Active Principle

CR® technology (CR® = Coordinated Reset) for neuromodulation is a new therapeutic approach for diseases characterised by excessive neuronal synchronicity (e.g. tinnitus or Parkinson's disease). Targeted impulses based on a complex mathematical algorithm interrupt pathological synchronicity, causing the neurons to "unlearn" how to fall back into the synchronous, pathological state in the long term. The transmission of targeted CR® impulses to the appropriate areas of the brain can be invasive (via electrodes) or non–invasive (via acoustic signals).


Targeted CR® impulses create initial asynchronicity

Firstly, targeted impulses are used to disrupt the highly synchronous neuronal network, whereby the impulses have to be offset both spatially and chronologically. The impulses address different spatial areas and split the synchronous nerve cell assembly into four spatially separated sub-groups. Each sub-group is synchronous within itself – however, their cycles are different due to the chronological offset of the CR® impulses transmitted to the different areas.


Splitting of the synchronous, heavily networked cell assembly into sub-groups


The spatially and chronologically offset impulses are transmitted in multiple short bursts (sequences 1 to 3) to split the synchronous, heavily networked cell assembly fully into its sub-groups.

It is important to note that both the spatial and chronological control of the impulses is critical to the success of the treatment. The spatial application of CR® impulses for tinnitus patients is calculated using the appropriate stimulation frequencies. The chronological cycle is not simply "guesstimated" but rather calculated on the basis of a complex mathematical algorithm (CR® algorithm) in alignment with neuronal activity.


Complete asynchronisation through the principle of self–organisation

The CR® impulses are followed by a pause – and Nature is given free rein: based on the so-called "principle of self–organisation", the neurons of one sub-group striving pathologically to achieve synchronisation attempt to synchronise with the cells of another sub-group (one that is "ticking" in a different cycle) – and end up in a completely asynchronous state in the short term. "Healthy" asynchronous chaos rules! You can try using the image of singing a canon to imagine what happens: first of all, each group sings their allocated verse. Then they are instructed to sing the same verse – but without a conductor! All of the singers will sing happily along, albeit in a state of disarrangement – until, after a while, they harmonise their singing.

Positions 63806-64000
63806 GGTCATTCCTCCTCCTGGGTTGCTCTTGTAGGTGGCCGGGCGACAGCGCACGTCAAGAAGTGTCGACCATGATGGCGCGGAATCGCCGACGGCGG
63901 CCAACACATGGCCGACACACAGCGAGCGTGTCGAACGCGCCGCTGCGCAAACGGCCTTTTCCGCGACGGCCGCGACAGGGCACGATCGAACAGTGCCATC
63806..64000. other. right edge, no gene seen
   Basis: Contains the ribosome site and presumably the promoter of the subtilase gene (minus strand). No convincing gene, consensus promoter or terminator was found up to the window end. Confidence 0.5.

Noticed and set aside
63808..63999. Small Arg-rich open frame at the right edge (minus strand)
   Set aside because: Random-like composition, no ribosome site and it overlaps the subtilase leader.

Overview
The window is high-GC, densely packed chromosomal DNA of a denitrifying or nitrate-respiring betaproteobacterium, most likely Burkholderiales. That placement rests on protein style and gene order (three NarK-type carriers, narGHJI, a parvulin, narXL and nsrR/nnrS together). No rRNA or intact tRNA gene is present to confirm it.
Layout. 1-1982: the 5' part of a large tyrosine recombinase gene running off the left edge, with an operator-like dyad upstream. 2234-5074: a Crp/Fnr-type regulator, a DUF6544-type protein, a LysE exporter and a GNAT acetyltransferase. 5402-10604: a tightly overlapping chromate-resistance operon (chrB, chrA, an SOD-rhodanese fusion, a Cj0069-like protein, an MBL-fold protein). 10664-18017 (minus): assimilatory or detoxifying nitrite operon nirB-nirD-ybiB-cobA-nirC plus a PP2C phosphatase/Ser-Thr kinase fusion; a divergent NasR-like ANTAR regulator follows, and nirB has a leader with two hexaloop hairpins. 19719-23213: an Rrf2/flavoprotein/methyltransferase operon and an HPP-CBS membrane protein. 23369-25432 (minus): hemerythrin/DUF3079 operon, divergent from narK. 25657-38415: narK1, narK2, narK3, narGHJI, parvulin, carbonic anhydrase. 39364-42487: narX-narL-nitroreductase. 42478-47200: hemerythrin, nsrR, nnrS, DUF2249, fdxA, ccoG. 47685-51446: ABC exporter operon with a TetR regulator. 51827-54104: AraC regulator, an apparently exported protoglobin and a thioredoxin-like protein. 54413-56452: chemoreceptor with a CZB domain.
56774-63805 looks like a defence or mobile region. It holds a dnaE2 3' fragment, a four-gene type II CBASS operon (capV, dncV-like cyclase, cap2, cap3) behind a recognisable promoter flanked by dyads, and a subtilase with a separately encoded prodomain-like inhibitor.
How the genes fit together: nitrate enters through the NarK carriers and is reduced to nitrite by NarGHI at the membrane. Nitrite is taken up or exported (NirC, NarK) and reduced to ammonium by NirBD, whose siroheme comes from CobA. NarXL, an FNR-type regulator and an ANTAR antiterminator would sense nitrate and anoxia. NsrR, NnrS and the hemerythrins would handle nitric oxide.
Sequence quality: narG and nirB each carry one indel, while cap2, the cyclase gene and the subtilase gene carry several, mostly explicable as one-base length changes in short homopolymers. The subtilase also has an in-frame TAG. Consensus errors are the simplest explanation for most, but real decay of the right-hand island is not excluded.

The chronological cycle – the duration of the pause – is once again decisive for the therapeutic effect and is calculated exactly on the basis of the CR® algorithm to reflect neuronal activity.


Complete asynchronisation


In the long term the treatment affects the brain's natural synaptic plasticity: disrupting the cycle over and over again weakens the pathologically enhanced connections in the highly synchronous, hyperactive nerve cell assembly. As the connections between the nerve cells grow weaker they are less able to synchronise. This means: pathologically synchronous cells "unlearn" synchronicity – and, as a result, how to produce the tinnitus tone. It is therefore the natural synaptic plasticity of the brain itself that supports the sustainable success of treatment using Acoustic CR® Neuromodulation.






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The Causes of Tinnitus


Our video explains the neurological causes of tonal tinnitus and how audiologists at The Tinnitus Clinic are able to treat it with a pioneering therapy known as Acoustic CR® Neuromodulation.